Living with bed bugs can cause significant negative impacts on physical and mental health. Insomnia is commonly reported. This is partly due to itching, but also related to the anxiety and stress of living in infested homes. Bed bugs generate allergens that accumulate in indoor air. This triggers allergy and allergic asthma symptoms in sensitive individuals. Anemia has been associated with severe bed bug infestations but is extremely rare.

Related to the anxiety associated with living with bed bugs is the overuse and misuse of insecticides and other chemicals. Residents have resorted to dangerous practices as they attempt to control bed bugs in their home. The use of pesticides and flammable chemicals has resulted in hazardous indoor contamination, house fires, explosions, illness and tragic loss of life.

Section anchor "Responding to sightings and preventing infestations"

Responding to sightings and preventing infestations

As more people find bed bugs in their homes, the more we find bed bugs in schools. The most common way bed bugs are introduced is when they drop off a student, staff member or teacher’s body or belongings. But they can also come from volunteers, contractors, workers who deliver goods or from groups who use parts of the school after hours. It is important to establish a school bed bug policy and response plan that considers all school users.

School bed bug policy and response plan

Preventing bed bug introductions

If a student reports a home bed bug infestation or has repeated bed bug challenges, arrange for the student to change clothes and backpacks at the beginning and the end of each school day. Ask students to bring freshly laundered clothing in clean, sealable plastic bags. Provide plastic bags or totes in which to store their belongings during the day. Often, students can use the school health office or a designated changing area. In extreme cases, provide students with a backpack and shoes for in-school use only. If there is a clothes dryer on site, dry student clothing for 30 minutes on a medium or high heat setting to kill any hitchhiking bed bugs.

When bedding and clothing is brought in for pre-K, kindergarten students or infants attending high school child care centers, store the items separated in plastic totes labeled with their name. This is good practice for all children, not just those with bed bugs at home. Infested items can be laundered and thoroughly dried in a clothes dryer or placed in a clothes dryer on medium to high heat for 30 minutes.

Have knowledgeable staff or professional pest managers monitor lost-and-found, upholstered furniture in break rooms and teachers’ lounges and dormitory facilities (if present).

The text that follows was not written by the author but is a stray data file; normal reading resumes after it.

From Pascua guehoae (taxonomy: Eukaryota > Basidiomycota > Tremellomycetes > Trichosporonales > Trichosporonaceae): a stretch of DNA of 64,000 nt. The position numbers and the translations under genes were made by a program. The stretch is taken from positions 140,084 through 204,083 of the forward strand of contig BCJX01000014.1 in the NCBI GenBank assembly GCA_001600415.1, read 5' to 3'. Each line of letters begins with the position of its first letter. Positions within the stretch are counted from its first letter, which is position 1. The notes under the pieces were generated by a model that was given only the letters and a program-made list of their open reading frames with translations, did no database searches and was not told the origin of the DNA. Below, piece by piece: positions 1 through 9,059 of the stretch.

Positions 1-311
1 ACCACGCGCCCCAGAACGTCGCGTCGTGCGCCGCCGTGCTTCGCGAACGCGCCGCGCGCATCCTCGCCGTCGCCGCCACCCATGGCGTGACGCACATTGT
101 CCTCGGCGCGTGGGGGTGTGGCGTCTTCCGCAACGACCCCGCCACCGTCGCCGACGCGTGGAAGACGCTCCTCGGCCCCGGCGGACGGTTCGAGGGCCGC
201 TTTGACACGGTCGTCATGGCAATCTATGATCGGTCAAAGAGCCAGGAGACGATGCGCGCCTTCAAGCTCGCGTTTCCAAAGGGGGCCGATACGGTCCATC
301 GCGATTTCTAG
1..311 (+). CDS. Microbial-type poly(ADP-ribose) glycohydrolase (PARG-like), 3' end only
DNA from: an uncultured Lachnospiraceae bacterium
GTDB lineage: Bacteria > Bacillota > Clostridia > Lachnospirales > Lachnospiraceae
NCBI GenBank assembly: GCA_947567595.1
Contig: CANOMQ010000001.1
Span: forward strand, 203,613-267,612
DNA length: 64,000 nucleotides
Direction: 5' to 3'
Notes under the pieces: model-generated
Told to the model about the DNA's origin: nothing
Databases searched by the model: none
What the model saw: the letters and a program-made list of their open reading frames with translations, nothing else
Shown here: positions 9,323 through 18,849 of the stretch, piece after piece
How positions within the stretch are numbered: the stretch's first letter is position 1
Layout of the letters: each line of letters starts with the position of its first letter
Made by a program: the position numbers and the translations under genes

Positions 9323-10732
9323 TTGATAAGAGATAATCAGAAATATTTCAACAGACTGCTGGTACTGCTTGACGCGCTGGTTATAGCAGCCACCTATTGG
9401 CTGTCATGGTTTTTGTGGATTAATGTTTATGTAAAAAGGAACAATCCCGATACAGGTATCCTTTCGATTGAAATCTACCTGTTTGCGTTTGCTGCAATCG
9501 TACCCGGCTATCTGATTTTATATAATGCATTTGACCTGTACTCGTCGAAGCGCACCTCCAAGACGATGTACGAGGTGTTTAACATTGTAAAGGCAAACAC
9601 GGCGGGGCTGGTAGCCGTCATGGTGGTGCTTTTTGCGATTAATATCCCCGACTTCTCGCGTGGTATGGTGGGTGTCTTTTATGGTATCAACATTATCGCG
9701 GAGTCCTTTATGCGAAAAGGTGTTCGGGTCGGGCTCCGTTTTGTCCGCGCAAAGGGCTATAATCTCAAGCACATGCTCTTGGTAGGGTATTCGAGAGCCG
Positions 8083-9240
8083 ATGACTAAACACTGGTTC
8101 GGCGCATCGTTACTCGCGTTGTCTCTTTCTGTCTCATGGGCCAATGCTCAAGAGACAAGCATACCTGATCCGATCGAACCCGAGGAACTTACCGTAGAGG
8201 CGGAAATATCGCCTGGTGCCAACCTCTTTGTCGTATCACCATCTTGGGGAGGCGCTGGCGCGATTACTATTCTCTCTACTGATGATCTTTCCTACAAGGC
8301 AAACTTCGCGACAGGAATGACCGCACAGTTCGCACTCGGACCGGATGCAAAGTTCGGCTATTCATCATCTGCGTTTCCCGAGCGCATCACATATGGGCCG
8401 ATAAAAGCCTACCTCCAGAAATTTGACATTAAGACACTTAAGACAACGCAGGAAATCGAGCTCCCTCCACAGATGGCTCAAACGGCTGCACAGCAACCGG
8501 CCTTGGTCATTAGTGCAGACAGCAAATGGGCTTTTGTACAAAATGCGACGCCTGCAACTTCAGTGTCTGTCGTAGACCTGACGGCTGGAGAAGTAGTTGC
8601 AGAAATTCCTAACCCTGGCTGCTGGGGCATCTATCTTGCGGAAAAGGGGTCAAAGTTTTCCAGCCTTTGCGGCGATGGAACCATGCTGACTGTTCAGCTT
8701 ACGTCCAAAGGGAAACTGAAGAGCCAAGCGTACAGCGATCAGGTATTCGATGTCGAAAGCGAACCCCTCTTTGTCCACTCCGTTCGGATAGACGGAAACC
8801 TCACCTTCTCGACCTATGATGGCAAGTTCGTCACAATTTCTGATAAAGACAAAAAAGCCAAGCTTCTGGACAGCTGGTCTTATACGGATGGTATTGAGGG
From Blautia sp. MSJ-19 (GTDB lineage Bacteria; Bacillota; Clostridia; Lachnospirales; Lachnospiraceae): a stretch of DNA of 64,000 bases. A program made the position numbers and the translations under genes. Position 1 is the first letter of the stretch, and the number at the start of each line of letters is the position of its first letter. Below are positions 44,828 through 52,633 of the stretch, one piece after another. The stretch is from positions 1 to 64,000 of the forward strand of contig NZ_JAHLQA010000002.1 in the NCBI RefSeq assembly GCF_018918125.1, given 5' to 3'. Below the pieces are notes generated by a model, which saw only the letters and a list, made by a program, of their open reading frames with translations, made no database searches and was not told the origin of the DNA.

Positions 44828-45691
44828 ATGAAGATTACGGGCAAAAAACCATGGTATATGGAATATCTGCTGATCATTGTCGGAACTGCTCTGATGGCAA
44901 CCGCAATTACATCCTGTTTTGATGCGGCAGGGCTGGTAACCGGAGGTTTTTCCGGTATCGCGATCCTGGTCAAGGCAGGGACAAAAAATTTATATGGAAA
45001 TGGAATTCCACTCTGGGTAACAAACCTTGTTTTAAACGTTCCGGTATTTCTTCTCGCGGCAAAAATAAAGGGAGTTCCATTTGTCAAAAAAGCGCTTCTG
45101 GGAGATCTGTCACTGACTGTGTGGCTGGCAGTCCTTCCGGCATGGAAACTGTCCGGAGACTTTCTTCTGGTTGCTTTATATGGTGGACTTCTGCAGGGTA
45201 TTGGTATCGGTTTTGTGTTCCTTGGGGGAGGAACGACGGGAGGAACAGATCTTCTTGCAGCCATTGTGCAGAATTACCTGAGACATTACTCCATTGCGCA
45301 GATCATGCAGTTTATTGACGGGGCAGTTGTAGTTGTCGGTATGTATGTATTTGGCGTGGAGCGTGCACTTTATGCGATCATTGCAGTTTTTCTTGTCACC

Establish procedures for managing commonly checked-out items that may harbor bed bugs when returned to school. Computers and tablets can be inspected, vacuumed or wiped with a dry microfiber cloth. Books, theater props, sewing projects, clothing and heat-tolerant artwork can be treated using portable heat treatment chambers. Items must reach a temperature of 50ºC (122ºF) for at least four hours to kill all stages of bed bugs. Most heat chambers take several hours to sufficiently raise the interior temperature of the materials being treated, so this is not a rapid process. But if used correctly, heat treatment chambers are extremely effective.

Limit the number of belongings coming in and out of school. If students bring pillows, blankets and stuffed animals into school, be prepared to vacuum and monitor the area.

Awareness and knowledge

Develop templates for communicating with individuals and families if bed bugs are found in school. Tell families to:

  • Store school clothes, shoes, backpacks and coats in plastic trash bags or totes when at home.
  • Keep folders, books and laptops off beds as much as possible. Kitchen tables or desks are better places for students to work if they are available.
  • Place coats, clothes and sneakers in a clothes dryer on medium to high heat for 30 minutes to kill any bed bugs.

Provide educational documents (flyers, cards, brochures) for staff, teachers, parents and guardians. Include:

  • Tips on how to avoid acquiring bed bugs.
  • Basic information about bed bugs to facilitate early detection and action.
  • A strongly worded caution against the dangers of overusing insecticides or other chemicals.

Provide annual training for teachers, school staff and students about bed bugs, so they:

  • Can recognize a bed bug.
  • Understand how bed bugs behave.
  • Know what to do if they find one in school.
  • Are familiar with school district policy.

Provide specific guidance for:

  • School nurses interacting with students living with bed bugs at home.
  • Staff inspecting and processing returned tablets and laptops.
  • Librarians inspecting and shelving returned books.
  • Custodians responsible for deep cleaning.
  • Staff involved in monitoring for bed bugs.

Finding a bed bug

  1. Have instructions for teachers and staff describing how to collect an insect and who to contact to report the finding for identification. Knowlegable pest managers should investigate the area to confirm if a roving bed bug is a single introduction or could indicate an infestation close by. Precise details covering when (day and time) and where (building, room and where in the room) the insect was found are important. Place monitoring traps with lures and check them weekly. When bed bugs are found on an individual’s belongings it may be possible to determine someone is struggling with a bed bug infestation in their living environment. But in many instances it is impossible to identify the individual, and it is not appropriate to guess. Gently asking questions in a private and confidential manner may or may not be apropriate. But offering judgment-free help often allows people to feel less burdened and access advice on how to attend school without hitchhiking bed bugs.